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Market rebounds behind tech stocks, ending a losing quarter

A street vendor sells replicas of the Wall Street Bull statue outside the New York Stock Exchange on March 26.
A street vendor sells replicas of the Wall Street Bull statue outside the New York Stock Exchange on March 26.
(Drew Angerer / Getty Images)

U.S. stocks jumped, with technology shares leading the way, as equity markets ended a tumultuous quarter on a high note.

The S&P 500 index closed up 35.87 points, or 1.4%, to 2,640.87. The Dow Jones industrial average gained 254.69 points, or 1.1%, to 24,103.11. The Nasdaq added 114.22 points, or 1.6%, to 7,063.44.

Gains were led by energy companies and chipmakers. They were helped by a recovery in Amazon.com after a White House spokeswoman said President Trump isn’t planning to take action against the company after he accused it of not paying taxes.

Stock trading volumes were subdued ahead of a long weekend. The S&P 500 closed the first three months of the year down 1.2%, marking the first quarterly loss for the gauge since 2015. The dollar posted its fifth straight quarterly decline and oil its third consecutive quarterly gain.

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The arrival of the Easter holiday will be a relief for many investors following a roller-coaster start to the year in which stellar global equity gains gave way to a volatility blowup in February and a technology-led rout in recent days. Most Western markets are set to be closed on Friday, and many European countries are also out on Monday.

“Let’s get out of this quarter and take a breather,” said Rich Guerrini, the chief executive officer of PNC Investments. “We need some market stability at this point, and hopefully we get to some calmer waters.”

A rally in technology stocks helped the sector recoup some of its big losses from earlier in the week. Facebook was among the gainers, its shares adding 4% to $159.79. Amazon, which fell early on Trump’s latest tweets, finished up 1.1% at $1,447.34.

PVH, which owns Calvin Klein and Tommy Hilfiger, climbed 5.2% after its results beat expectations. Beverage maker Constellation Brands rose 3.4% after reporting a solid quarter. Movado Group jumped 15.7% after the watchmaker’s fourth-quarter earnings exceeded financial analysts’ forecasts.

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Shares in Gamestop slumped 10.8% after the retailer issued a disappointing full-year revenue and earnings outlook, which overshadowed fourth-quarter results that beat Wall Street’s expectations.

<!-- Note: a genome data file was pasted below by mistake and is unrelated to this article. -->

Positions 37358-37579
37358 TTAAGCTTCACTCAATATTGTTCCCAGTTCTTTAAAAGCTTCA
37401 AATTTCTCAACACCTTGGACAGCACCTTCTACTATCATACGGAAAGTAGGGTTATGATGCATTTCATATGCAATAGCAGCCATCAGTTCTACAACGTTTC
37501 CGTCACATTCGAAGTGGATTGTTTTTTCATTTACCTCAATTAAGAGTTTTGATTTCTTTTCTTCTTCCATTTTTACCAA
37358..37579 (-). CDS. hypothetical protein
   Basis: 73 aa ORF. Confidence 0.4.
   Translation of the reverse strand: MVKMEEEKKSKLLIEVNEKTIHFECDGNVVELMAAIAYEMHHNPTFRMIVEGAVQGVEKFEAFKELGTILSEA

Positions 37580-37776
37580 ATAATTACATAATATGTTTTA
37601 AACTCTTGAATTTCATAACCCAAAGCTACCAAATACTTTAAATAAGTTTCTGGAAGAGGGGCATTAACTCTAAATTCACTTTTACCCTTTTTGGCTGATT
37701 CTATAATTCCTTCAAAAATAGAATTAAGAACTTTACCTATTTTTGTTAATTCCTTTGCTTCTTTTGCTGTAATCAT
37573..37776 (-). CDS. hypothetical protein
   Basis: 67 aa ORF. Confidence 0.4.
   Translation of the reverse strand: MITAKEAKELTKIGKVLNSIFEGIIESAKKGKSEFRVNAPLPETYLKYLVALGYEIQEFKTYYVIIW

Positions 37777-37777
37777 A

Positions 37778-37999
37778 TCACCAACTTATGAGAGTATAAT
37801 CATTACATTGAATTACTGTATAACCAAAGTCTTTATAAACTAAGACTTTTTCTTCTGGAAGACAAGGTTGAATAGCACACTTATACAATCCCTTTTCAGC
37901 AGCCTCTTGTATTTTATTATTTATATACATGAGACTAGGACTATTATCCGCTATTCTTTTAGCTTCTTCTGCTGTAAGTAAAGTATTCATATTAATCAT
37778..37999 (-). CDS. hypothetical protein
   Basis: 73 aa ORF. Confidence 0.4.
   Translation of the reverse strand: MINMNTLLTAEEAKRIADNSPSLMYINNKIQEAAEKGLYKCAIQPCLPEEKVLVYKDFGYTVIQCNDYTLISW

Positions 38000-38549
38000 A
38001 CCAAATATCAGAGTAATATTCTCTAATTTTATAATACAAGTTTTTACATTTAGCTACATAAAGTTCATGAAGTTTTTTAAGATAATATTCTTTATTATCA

Acxiom shares tumbled 19% after the marketing data firm said that it has been informed by Facebook that the social network will stop using third-party data providers like Acxiom over the next several months. Acxiom said it doesn’t expect the move to affect its fiscal 2018 guidance, but noted it expects its total revenue and profitability to be negatively affected by as much as $25 million.

Bitcoin fell as much as 10% on Thursday, pushing it toward the $7,000 mark and the lowest level on a closing basis since early February, according to data compiled by Bloomberg. The slide took the token’s 2018 losses to 50%, and other digital assets, including rivals Ripple and Litecoin, slumped more.

Bond prices rose. Yields on the 10-year Treasury declined four basis points to 2.74%, the lowest in more than seven weeks, after data showed U.S. consumer spending lagged behind income growth for a second month in February.

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The Commerce Department said Americans increased their spending 0.2% in February, while their incomes rose 0.4%, boosted by increased wages and business owners’ income. The healthy income gains could spur more spending in the coming months.

The Bloomberg Dollar Spot Index declined 0.2%. The euro was little changed at $1.2303. The British pound decreased 0.4% to $1.4027. The Japanese yen advanced 0.4% to 106.41 per dollar.

West Texas Intermediate crude rose 0.9% to $64.95 a barrel. Gold was little changed at $1,325.60 an ounce.


UPDATES:

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2:50 p.m.: This article was updated with the close of markets and other stock prices.

11:20 a.m.: This article was updated for 11 a.m. PT stock prices.

This article was originally published at 8:10 a.m.


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